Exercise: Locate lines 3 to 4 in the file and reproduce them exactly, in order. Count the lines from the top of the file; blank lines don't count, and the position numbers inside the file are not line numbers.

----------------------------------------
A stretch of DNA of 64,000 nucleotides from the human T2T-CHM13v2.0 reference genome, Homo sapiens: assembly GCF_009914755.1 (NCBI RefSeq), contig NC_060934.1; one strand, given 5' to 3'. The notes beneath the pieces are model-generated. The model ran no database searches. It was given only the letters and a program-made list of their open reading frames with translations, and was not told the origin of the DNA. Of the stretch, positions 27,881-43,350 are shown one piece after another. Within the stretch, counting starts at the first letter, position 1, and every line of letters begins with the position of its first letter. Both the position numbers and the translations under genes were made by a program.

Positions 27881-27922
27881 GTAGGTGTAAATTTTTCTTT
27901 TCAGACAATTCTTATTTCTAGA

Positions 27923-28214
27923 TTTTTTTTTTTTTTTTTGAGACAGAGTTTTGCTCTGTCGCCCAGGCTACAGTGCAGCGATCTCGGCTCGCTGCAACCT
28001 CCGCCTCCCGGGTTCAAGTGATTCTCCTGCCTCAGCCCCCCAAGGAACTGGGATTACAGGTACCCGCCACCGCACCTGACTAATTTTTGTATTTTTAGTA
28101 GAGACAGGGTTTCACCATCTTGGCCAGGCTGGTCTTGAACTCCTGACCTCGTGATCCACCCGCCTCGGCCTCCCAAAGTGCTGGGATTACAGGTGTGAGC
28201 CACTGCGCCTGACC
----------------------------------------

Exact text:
27881 GTAGGTGTAAATTTTTCTTT
27901 TCAGACAATTCTTATTTCTAGA